WASHINGTON, D.C. — Volkswagen’s diesel car scandal settlements in the U.S. will provide $2.7 billion for emissions reduction projects, with school buses being among the eligible vehicles.
The funding is part of Volkswagen’s two settlements — one with the U.S. and the state of California, and one with the U.S. Federal Trade Commission — in which the German automaker has agreed to spend up to $14.7 billion to settle allegations of cheating emissions tests and deceiving customers with its 2.0-liter diesel cars.
Along with compensating owners of those automobiles and offering buybacks and lease terminations, Volkswagen will be required to fund a $2.7 billion mitigation trust that will pay for projects to reduce oxides of nitrogen (NOx). The goal is to compensate for the excess NOx from the Volkswagen diesel autos by cleaning up diesel emissions from other sources, including school buses, transit buses, large trucks, and freight trains.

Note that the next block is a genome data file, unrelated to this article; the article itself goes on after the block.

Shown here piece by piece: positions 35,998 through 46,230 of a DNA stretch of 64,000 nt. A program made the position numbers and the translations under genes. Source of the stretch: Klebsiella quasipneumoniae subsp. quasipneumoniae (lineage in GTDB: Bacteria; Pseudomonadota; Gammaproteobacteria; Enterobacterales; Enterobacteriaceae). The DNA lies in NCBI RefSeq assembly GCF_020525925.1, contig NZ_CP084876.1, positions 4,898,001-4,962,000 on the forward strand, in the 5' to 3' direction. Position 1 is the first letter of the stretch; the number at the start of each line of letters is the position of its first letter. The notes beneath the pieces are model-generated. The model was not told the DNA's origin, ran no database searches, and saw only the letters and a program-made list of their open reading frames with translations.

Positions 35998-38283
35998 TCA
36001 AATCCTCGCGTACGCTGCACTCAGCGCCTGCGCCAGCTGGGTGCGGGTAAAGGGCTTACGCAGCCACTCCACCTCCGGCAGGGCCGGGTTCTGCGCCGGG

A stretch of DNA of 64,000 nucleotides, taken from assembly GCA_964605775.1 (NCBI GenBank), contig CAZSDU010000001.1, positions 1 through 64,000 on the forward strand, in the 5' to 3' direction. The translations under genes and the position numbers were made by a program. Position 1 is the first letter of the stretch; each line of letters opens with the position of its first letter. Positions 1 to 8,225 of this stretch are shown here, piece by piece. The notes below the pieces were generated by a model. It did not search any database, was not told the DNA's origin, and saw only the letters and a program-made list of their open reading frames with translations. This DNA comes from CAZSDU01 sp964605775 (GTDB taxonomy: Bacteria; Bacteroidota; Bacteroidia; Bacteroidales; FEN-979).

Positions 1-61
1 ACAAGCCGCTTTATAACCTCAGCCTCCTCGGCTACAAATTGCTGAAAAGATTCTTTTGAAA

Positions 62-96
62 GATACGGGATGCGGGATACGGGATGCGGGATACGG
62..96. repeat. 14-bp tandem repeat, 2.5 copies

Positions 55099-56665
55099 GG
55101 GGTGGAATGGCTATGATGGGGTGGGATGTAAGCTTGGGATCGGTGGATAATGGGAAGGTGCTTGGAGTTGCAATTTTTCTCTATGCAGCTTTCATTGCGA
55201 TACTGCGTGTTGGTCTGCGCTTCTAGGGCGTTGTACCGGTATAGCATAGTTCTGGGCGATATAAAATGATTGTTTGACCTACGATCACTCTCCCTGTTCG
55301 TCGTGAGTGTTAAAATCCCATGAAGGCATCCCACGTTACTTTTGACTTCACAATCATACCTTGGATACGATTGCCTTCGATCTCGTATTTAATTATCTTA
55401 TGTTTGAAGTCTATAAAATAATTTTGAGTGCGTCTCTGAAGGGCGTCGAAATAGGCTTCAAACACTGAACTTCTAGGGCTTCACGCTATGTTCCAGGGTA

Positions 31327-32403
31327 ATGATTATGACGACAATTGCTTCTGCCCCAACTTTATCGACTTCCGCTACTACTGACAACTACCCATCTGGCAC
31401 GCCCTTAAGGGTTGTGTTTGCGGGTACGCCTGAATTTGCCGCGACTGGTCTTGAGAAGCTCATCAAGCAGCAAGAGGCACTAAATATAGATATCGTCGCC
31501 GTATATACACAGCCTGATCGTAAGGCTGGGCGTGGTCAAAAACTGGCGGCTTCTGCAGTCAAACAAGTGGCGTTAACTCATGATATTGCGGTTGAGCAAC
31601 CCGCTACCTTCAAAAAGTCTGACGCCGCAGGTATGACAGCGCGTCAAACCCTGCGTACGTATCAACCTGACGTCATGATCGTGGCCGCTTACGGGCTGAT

The mitigation funding could be used to replace or repower older diesel models of those types of vehicles.
The National School Transportation Association (NSTA) applauded the creation of the mitigation trust fund, noting that private school bus contractors under contract with a school district will be among those eligible to apply for 100% of the cost of replacing or repowering older school buses.
"NSTA welcomes this agreement by EPA, CARB [California Air Resources Board], and Volkswagen,” NSTA President Todd Monteferrario said. “Continued funding for the purchase of newer or the repowering of older school buses is a win-win for the communities school bus contractors serve and the children they safely transport every day.”
For more information about the Volkswagen settlements and the mitigation trust fund, go here.
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